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Are cables limiting with respect to bit rate and sampling


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I am probably thinking way too much about this, but I have the following question.

I am beginning to purchase and download music from Lynn and Reference Recordings. Currently all downloads are at 24/96, but I can easily envision 24/176.4 when this version becomes available. The music is stored as AIFF on my external drive linked in turn to a MacPro running iTunes. I have not decided on an external DAC, but it will likely be the new Bryston external DAC or the Benchmark USB DAC-I. My question is: do S/PDIF, Toslink, and USB cables all support 24/96 to an external DAC? Moreover, does one or all or none of these cables support 24/176.4? I guess another way of asking this question is----what part of the data stream (hardware, software, cables) from the hard drive to the DAC might limit transport of a 24/176.4, such that the DAC never sees data at 24 bit 176.4 kHz? If the cables or software cannot support, for example, 24 bit or 176.4 kHz, why spend the extra cash to purchase such a file?

 

Tom

 

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Hi Tom - The big limitation right now is the connection interface from the computer. USB and optical won't get above 24/96 in your setup currently. If you get the Bryston or the Dac1 and want files up to 24/176.4 or 192 than you'll need to use a separate card like the Lynx or RME or M-Audio cards. These will allow you do output either coax or AES which will both support the higher resolutions.

 

Founder of Audiophile Style

UPDATED: My Audio Systems -> https://audiophile.style/system

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Kinda off the subject, but I just learned that the Benchmark DAC1, outputs everything at 110khz, so I am not sure if that really is a true 192 output.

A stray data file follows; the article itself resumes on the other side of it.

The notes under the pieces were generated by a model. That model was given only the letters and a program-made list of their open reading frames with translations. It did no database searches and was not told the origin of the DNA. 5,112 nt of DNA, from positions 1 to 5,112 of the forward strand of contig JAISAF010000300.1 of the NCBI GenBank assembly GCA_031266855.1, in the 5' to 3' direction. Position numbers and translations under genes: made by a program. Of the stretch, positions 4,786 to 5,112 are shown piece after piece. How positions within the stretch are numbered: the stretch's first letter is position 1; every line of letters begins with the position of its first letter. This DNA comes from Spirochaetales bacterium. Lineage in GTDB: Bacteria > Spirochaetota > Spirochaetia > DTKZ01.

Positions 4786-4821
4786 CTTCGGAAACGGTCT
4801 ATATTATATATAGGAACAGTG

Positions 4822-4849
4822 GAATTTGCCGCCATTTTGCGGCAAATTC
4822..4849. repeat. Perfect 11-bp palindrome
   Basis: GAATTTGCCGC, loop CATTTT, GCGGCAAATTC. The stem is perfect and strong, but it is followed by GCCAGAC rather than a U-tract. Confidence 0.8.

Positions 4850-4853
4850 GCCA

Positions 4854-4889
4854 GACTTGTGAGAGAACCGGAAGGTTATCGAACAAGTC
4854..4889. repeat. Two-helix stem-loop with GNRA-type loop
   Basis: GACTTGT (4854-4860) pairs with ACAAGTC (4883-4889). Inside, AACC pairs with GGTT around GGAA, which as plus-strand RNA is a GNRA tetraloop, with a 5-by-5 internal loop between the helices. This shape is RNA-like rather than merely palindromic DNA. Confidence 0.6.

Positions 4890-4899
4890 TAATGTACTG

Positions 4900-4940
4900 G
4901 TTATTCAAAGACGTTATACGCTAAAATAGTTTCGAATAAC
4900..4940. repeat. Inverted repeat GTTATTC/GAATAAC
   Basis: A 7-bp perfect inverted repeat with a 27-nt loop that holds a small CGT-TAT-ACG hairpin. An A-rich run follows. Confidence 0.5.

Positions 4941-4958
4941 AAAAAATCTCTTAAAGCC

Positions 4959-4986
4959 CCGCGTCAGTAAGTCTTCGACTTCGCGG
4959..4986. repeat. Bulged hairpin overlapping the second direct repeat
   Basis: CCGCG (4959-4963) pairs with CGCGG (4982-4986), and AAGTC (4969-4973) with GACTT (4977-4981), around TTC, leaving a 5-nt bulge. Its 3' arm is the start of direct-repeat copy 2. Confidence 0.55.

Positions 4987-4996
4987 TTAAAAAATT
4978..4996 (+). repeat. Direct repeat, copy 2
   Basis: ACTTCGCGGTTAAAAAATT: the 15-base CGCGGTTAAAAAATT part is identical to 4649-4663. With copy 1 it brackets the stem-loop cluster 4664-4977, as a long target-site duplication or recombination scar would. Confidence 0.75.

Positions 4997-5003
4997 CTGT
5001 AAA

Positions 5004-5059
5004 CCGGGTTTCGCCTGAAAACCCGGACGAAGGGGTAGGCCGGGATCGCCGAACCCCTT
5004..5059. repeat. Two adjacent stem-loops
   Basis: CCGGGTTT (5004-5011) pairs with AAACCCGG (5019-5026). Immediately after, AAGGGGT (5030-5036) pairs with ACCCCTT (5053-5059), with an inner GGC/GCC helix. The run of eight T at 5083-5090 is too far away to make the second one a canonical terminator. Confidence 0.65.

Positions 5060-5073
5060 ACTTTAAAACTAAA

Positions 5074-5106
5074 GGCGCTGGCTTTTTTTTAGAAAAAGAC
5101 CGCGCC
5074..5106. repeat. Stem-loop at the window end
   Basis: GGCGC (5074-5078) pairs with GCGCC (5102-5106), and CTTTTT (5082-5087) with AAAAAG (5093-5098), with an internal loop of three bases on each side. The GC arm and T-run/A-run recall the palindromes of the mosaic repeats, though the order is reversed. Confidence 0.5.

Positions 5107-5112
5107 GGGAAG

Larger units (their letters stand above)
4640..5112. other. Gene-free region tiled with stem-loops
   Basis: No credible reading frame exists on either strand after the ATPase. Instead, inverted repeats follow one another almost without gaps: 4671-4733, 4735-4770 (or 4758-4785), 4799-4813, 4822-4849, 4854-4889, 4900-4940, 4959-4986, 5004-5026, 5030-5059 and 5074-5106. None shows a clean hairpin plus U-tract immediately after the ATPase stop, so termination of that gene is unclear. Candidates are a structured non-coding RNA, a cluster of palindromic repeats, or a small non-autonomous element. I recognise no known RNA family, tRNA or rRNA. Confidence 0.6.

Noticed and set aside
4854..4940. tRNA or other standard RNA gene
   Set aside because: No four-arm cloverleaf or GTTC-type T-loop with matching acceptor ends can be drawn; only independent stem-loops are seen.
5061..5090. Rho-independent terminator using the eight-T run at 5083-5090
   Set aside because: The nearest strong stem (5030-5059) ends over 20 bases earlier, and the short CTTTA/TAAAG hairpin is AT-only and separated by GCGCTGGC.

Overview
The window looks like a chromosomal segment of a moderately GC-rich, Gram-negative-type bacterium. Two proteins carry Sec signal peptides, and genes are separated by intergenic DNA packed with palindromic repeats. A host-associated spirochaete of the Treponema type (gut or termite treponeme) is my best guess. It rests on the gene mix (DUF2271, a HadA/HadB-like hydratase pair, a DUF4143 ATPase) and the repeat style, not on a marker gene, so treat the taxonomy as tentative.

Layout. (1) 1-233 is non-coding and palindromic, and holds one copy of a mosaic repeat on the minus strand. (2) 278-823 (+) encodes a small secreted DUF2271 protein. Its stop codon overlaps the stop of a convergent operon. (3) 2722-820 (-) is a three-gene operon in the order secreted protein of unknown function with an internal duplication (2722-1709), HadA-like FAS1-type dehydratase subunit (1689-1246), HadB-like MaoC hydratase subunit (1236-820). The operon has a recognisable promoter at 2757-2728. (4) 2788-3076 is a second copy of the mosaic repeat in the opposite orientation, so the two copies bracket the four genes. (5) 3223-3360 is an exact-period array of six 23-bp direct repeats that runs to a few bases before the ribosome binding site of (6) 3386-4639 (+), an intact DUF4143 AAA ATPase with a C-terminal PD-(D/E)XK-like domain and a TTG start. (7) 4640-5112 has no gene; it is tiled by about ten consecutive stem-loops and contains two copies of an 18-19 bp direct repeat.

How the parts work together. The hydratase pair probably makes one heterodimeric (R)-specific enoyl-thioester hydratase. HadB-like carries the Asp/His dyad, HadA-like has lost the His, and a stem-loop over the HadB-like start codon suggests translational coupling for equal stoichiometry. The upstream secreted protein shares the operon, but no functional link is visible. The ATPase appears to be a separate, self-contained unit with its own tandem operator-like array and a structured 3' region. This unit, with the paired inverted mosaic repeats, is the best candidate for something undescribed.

\"It would be a mistake to demonize any particular philosophy. To do so forces people into entrenched positions and encourages the adoption of unhelpful defensive reactions, thus missing the opportunity for constructive dialog\"[br] - Martin Colloms - stereophile.com

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The more research you do on this you'll find that most DACs change the sample rate through up/over sampling. This is a very popular way to reduce jitter and other negative effects on sound. Some DACs like Gordon Rankin's at Wavelength or the Devilsound DAC don't up or over sample at all. In my opinion there is not one way to produce good sound and each manufacturer has a different approach.

 

Founder of Audiophile Style

UPDATED: My Audio Systems -> https://audiophile.style/system

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I guess the reason I brought it up, was two fold, one, I just bought a DAC1, two having an eye for my future upgrades, I am trying to figure out what I will need to support 24/96 and 24/192 files. The new hi res file seem very cool, esp. bit perfect 24/176.4. I am pretty sure my Apple TV won't support those rates, I at some point I will need to dive into hardware that will. I am consdiering: Mac Mini -> firewire 24/192 adapter (that is why I posted about that pro-audio piece) with USB or NAS harddrive, or a Mac Pro with 24/192 sound card like you are running. I am also thinking being patient (not a strong suit of mine) will pay off and 24/192 media server type device will become more common and less expensive over the next 18 months. For now I will concentrate on ripping my CD collection to AIFF. So iTunes with error correction, MAX or EAC under a Windows boot and import to iTunes? Any preference, keeping in mind I have some really scratched CD's.

 

Thanks Chris,

 

Jeff

 

\"It would be a mistake to demonize any particular philosophy. To do so forces people into entrenched positions and encourages the adoption of unhelpful defensive reactions, thus missing the opportunity for constructive dialog\"[br] - Martin Colloms - stereophile.com

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